5 Worst Types of Financial Advice (in Singapore)

Ryan Ong



You know the problem with financial advice? It’s the people who dispense it: Insurance salesmen, bankers, property agents…most people in position to give good advice also have no motive to do so. They’ve all got an angle of some sort. And short of strapping them in a chair and going at them with a golf club (pick the bankers, it legally counts as pest control) you can seldom get reliable advice. Instead you get dangerous gibberish, like:


1. The Rental Income Will Pay For The Property

This argument suggests property is practically free. You take a home loan,  then rent out the house. The rental income will then cover part (or even all) of the repayments.

Look, if it were that simple, I’d be getting plastered in an Amsterdam nightclub right now, instead of writing this for a living. But I know better.


Writing a long list
The tenants have another list of requirements too. It’s being loaded on the truck.


This advice assumes rental income is consistent. It’s not. Tenants pay late, dispute contract terms, and don’t renew leases. Ask any landlord: Getting tenants to behave is like training cats to execute parade drills. Then there’s the global market: If MNCs implement cutbacks (like now, thanks to the Euro crisis), expatriate tenants start heading home.

It’s true that property is the best investment. But the problem with this advice is presumption: Never assume the rental income will cover the home loan. Always be prepared to upkeep an empty apartment for a few months.

And if you can’t afford loan repayments without rental income, you can’t afford the property.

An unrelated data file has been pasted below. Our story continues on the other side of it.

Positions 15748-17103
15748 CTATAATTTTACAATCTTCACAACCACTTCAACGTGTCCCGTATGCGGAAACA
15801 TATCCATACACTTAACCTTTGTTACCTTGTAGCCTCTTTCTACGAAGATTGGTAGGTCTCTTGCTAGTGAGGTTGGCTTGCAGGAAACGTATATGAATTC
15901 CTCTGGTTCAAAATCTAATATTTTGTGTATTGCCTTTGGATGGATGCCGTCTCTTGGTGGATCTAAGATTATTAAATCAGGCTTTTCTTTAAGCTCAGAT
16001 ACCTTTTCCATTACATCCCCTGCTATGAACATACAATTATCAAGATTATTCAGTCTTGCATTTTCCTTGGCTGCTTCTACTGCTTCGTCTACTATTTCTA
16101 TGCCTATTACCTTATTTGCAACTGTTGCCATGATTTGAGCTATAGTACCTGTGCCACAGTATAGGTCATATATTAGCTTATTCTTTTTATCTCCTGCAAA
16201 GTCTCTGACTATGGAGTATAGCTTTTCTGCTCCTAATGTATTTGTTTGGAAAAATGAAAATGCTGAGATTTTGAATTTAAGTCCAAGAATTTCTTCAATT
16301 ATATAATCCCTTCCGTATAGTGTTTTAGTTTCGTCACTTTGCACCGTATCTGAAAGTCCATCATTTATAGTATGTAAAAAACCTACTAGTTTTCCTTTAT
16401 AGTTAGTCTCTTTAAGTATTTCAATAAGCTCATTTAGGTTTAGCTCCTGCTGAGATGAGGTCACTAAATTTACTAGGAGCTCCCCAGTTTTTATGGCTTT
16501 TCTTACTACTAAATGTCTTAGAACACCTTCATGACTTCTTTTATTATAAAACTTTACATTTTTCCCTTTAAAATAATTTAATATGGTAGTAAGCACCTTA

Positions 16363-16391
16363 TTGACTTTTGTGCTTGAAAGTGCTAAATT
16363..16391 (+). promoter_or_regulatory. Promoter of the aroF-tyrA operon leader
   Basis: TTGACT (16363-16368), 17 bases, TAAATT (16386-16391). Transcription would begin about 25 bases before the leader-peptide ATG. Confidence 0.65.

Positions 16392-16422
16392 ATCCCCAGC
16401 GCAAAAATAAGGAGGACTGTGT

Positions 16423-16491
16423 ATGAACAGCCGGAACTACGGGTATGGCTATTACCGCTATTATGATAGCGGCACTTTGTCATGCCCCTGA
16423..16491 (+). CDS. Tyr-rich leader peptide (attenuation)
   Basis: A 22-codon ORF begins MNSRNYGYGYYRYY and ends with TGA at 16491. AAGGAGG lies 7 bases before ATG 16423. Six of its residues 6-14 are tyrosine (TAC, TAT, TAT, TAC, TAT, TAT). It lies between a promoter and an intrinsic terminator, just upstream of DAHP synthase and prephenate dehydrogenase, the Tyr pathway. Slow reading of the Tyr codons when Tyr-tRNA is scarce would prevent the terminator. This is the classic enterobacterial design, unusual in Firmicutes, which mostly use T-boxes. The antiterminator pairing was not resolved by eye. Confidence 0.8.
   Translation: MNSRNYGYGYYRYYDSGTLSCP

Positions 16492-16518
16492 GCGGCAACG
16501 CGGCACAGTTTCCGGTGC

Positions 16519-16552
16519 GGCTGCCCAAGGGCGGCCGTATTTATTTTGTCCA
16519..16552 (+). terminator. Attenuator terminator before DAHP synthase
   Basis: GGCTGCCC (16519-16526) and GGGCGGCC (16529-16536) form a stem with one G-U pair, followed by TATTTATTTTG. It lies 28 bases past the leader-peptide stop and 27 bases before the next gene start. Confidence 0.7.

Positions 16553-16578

2. Forex Trading Will Make You Millions

Question: How does an amateur trader make a million dollars on Forex?

Answer: Start with two million.


Forex Trading Screens
You compare these graphs and cross-reference the data, then play scissors-paper-stone to pick a currency pair.


95% of Forex trading accounts close in the first year. Most dabblers break even; a pitiful few lose everything. Either way, it’s a waste of time and money.

That’s because Forex seldom rewards day traders or dabblers. Don’t get me wrong, it is a viable path to wealth. It’s just not as easy as brokers pretend. Take a look at the typical successful Forex investor:

They start with massive capital (sometimes in the millions), can afford to lose significant sums, and almost always have a career in finance. Moving money around is their full time job. Do you seriously think reading your Dummies Guide to Forex puts you on the same level? That’s like trying to join a PGA tour because Tiger Woods once gave you a golf tip.

In short: If you are the sort of person who could make millions on Forex, you wouldn’t be listening to the broker. The broker would be listening to you.


3. Budget First


Breaking piggy bank
I’d break the budget, but it’s worth more than the money saved in it.


Most people only start budgeting once they feel “squeezed”. A common cause is a major purchase (e.g. a car or house). Then these people panic, decide to budget, and find they can contain their expenditures like a haemophiliac can control blood loss.